Over the past few months, the Wikimedia Foundation has been gearing up a variety of new initiatives, and measuring success has been on our minds. It should come as no surprise that we’ve been building an Analytics Team at the same time. We are excited to finally introduce ourselves and talk about our plans.
We’ve got quite a few projects under way (and many more ideas), and we’d like to briefly go over them — expect more posts in the future with deeper details on each.
First up: a revamp of the Wikimedia Report Card. This dashboard gives an overview of key metrics representing the health and success of the movement: pageviews, unique visitors, number of active editors, and the like.
Kraken: A Data Services Platform
But we have bigger plans. Epic plans. Mythical plans. A generic computational cluster for data analytics, which we affectionately call Kraken: a unified platform to aggregate, store, analyze, and query all incoming data of interest to the community, built so as to keep pace with our movement’s ample motivation and energy.
How many Android users are there in India that visit more than ten times per month? Is there a significant difference in the popularity of mobile OS’s between large cities and rural areas of India? Do Portuguese and Brazilian readers favour different content categories? How often are GLAM pictures displayed off-site, outside of Wikipedia (and where)?
As it stands, answering any of these questions is, at best, tedious and hard. Usually, it’s impossible. The size of the success of Wikimedia projects is a double-edged sword, in that it makes even modest data analysis a significant task. This is something we aim to fix with Kraken.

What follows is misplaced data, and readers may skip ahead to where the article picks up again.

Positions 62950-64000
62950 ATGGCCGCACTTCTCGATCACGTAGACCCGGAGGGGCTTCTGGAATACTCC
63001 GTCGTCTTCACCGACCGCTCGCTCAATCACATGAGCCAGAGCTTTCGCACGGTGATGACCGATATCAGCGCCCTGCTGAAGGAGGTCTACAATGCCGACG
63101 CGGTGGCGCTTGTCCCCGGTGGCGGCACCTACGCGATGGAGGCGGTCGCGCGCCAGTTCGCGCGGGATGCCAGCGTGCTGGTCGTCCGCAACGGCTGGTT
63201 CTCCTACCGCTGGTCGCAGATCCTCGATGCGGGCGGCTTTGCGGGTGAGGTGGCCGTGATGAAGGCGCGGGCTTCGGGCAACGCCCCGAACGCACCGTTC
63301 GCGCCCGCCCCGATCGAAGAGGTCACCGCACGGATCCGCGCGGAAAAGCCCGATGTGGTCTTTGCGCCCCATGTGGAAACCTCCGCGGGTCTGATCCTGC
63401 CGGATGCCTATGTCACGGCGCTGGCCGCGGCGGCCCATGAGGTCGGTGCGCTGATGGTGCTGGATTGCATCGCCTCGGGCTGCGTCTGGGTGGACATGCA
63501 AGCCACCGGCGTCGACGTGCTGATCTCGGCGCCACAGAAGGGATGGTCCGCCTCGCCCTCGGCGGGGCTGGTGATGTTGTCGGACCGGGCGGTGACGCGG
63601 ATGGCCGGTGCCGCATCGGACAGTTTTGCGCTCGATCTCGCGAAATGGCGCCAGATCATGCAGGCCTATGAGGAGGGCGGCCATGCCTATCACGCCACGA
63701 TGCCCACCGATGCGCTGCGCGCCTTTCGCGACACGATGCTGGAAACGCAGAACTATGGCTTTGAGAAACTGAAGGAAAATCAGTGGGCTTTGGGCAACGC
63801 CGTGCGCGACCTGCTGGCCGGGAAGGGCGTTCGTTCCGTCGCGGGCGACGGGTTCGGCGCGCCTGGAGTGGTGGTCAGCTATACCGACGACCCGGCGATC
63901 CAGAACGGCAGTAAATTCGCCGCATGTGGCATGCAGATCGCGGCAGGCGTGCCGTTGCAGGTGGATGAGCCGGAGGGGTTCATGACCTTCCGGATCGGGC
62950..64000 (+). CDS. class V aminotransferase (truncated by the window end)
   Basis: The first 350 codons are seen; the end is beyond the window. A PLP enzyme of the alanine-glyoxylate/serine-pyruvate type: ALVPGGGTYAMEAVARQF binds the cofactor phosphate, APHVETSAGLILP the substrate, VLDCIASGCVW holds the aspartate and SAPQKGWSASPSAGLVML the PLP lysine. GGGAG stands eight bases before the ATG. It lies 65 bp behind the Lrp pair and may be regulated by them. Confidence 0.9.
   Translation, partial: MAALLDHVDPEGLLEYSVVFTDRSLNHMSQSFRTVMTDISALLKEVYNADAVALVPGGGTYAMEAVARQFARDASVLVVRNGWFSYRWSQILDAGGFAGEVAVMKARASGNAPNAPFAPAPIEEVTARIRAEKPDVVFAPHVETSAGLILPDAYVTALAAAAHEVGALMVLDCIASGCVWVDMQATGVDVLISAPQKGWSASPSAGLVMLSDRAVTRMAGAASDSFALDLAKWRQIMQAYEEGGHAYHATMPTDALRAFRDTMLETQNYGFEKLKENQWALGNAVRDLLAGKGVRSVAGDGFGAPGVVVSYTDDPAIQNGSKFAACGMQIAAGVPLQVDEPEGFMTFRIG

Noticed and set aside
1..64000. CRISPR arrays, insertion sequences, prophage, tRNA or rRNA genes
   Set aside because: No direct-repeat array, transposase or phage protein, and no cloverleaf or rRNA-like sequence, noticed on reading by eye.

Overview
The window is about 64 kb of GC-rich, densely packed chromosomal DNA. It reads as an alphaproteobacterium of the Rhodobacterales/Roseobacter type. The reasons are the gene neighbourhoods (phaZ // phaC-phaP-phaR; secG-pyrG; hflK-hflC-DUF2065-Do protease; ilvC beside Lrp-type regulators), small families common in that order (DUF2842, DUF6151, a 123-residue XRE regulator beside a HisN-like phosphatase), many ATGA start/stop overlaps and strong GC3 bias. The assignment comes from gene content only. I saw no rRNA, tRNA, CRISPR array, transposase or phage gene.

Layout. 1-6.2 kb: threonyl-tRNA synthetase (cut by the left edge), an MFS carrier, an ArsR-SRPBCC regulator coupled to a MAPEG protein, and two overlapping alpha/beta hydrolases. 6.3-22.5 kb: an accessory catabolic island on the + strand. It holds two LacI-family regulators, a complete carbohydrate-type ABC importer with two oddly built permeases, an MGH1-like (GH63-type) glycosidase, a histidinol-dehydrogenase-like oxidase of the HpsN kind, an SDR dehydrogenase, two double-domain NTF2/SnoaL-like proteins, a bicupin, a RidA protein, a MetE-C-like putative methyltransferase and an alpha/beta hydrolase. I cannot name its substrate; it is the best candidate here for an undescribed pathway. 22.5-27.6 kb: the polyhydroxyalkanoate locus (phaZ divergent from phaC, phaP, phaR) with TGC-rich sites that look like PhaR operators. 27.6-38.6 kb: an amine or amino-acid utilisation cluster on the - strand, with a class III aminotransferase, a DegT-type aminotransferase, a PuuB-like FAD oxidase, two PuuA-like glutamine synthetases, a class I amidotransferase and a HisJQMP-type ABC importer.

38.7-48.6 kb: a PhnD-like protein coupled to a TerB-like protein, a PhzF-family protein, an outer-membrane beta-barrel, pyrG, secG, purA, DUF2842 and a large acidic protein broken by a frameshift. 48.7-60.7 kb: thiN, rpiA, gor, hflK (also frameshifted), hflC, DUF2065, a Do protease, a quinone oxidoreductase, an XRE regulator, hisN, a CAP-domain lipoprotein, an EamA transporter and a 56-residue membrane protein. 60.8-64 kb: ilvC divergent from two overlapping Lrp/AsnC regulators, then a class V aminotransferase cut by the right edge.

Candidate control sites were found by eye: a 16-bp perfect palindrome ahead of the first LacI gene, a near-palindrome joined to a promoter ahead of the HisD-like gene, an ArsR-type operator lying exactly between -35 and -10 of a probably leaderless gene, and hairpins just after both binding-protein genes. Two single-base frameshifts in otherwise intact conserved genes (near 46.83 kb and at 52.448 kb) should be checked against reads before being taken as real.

More urgently, however, we don’t presently have infrastructure to do A/B testing, measure the impact of outreach projects, or give editors insight into the readers they reach with their contributions. From this view, the platform is a robust, unified toolkit for exploring these data streams, as well as a means of providing everyone with better information for evaluating the success of features large and small.
This points toward our overarching vision. Long-term, we aim to give the Wikimedia movement a true data services platform: a cluster capable of providing realtime insight into community activity and a new view of humanity’s knowledge to power applications, mash up into websites, and stream to devices.
Privacy: Counting not Tracking
The Kraken is a mythical Nordic monster with many tentacles, much like any analytics system: analytics touches everything — from instrumenting mobile apps to new user conversion analysis to counting parser cache lookups — and it needs a big gaping maw to keep up with all the data coming in. Unfortunately, history teaches us that mythical cephalopods aren’t terribly good at privacy. We aim to change that.
We’ll be talking a lot more about the technical details of the system we’re building, so check back in case you’re interested or reach out to us if you want to provide feedback about how to best use the data to answer lots of interesting questions while still preserving users’ privacy. This post only scratches the surface, but we’ve got lots more to discuss.
Talk to Us!
Sound exciting? Have questions, ideas, or suggestions? Well then! Consider joining the Analytics mailing list or #wikimedia-analytics on Freenode (IRC). And of course you’re also very welcome to send me email directly.
We’re definitely excited about where things are going, and we are looking forward to keeping you all up to speed on all our new developments.
Finally, we are hosting our first Analytics IRC office hours! Join us on July 30th, at 12pm PDT (3pm EDT / 9pm CEST) in #wikimedia-analytics to ask all your analytics and statistics related questions about Wikipedia and the other Wikimedia projects.
David Schoonover, Analytics Engineer
Andrew Otto, Analytics Engineer
Erik Zachte, Data Analyst
Diederik van Liere, Product Manager
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